Nearly a decade ago, I stumbled across the Atlas Shrugged Scholarship. I had never heard of the author, Ayn Rand, but I needed money for college and this essay contest offered a $10,000 top prize, so I headed to my local library to grab a copy. When I finally located it on a shelf, I could not believe the size of the work – 1075 pages. Whoa! The scholarship deadline was in three weeks, and I seriously doubted my ability to absorb so much material in so little time. Fortunately, the characters in the novel were so compelling that I found it hard to put away and finished it in a matter of days. Although I did not win the scholarship, the novel’s underlying themes stayed with me, challenging what I believed to be essential truths about being human and how one should treat others. Ayn Rand was the creator of Objectivism, a philosophy she described as, ‘…the concept of man as a heroic being, with his own happiness as the moral purpose of his life, with productive achievement as his noblest activity, and reason as his only absolute.’ Most of her work introduces you to the tenets of this philosophy, but even if you disagree with many of its points, her novels do make you think about your role in the world.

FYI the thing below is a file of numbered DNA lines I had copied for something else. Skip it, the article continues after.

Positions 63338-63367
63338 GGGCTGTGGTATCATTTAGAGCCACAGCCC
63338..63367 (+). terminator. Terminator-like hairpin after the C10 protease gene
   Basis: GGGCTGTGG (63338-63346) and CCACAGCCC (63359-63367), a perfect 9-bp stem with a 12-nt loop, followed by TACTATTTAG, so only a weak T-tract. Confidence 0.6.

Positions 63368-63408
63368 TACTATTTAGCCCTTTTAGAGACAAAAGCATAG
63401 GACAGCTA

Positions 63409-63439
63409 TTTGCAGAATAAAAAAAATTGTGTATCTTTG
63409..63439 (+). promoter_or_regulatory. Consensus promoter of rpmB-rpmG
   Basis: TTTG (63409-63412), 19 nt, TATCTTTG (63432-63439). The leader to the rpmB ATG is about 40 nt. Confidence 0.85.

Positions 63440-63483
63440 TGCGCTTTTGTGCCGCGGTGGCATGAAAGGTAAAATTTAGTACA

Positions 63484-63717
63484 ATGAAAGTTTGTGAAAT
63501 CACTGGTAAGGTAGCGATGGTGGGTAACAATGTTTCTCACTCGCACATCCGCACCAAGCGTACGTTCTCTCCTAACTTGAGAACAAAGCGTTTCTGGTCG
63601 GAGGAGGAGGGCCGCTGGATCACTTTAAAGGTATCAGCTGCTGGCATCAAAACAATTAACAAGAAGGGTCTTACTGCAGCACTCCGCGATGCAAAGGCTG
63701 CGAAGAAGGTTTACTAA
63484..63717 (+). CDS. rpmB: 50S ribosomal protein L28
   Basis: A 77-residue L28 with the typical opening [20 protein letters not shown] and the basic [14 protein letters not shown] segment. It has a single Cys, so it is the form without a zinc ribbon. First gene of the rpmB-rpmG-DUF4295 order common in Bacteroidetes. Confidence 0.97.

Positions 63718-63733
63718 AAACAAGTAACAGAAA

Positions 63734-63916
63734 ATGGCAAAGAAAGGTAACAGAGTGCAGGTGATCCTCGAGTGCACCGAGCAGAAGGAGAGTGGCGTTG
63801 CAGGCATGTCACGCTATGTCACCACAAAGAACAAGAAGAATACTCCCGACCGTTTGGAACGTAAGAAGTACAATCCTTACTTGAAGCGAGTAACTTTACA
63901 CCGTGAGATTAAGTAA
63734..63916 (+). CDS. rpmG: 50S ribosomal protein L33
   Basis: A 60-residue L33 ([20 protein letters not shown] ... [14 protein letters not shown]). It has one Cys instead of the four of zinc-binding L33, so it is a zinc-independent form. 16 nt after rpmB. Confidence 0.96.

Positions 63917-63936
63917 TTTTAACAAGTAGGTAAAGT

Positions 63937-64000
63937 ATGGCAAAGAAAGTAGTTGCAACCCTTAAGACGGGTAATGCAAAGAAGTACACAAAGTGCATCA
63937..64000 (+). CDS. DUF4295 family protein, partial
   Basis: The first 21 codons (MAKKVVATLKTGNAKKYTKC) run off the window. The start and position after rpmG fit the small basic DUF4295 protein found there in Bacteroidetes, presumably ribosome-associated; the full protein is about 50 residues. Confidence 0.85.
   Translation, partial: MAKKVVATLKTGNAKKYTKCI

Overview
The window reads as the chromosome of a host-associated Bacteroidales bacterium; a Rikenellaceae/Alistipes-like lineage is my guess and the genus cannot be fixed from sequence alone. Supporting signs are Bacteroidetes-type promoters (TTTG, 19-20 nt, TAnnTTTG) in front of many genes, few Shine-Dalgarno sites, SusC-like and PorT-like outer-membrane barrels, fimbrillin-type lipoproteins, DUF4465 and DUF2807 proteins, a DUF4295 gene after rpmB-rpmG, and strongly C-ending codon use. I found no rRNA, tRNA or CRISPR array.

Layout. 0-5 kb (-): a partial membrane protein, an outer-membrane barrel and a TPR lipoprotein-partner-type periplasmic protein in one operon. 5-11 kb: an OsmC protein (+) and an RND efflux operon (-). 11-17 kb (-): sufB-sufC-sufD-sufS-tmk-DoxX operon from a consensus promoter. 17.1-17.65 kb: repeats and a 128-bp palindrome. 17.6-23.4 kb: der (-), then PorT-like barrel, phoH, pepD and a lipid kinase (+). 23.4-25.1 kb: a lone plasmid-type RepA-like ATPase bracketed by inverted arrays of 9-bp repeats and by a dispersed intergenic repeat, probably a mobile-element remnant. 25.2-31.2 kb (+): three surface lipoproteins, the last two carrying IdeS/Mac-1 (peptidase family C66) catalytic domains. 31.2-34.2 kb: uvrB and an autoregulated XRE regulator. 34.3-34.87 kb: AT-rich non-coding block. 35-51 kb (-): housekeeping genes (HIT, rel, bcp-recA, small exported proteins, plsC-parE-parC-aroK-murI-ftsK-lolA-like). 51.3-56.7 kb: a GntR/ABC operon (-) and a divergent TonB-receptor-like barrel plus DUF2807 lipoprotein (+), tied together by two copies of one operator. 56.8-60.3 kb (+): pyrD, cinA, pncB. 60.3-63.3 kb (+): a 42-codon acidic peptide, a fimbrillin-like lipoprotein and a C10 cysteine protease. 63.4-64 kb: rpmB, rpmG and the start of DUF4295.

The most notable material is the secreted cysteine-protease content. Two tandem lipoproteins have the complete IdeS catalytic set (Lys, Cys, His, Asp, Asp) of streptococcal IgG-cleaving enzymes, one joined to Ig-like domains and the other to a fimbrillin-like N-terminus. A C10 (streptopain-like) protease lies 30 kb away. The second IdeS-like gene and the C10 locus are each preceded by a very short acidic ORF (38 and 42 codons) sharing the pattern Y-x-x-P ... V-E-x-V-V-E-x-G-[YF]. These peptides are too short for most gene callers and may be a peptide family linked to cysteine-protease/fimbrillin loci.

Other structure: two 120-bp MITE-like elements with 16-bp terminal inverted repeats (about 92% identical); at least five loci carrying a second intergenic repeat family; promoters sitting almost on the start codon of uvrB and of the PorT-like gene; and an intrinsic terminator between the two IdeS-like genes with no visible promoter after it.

Although Rand died in 1982, the Ayn Rand Institute continues to open minds, and doors, for students through its many scholarship programs. Each year, over 600 students receive awards to help further their academic studies, with prizes ranging from $25 to $10,000. Here is a short overview of each program and who is eligible to participate.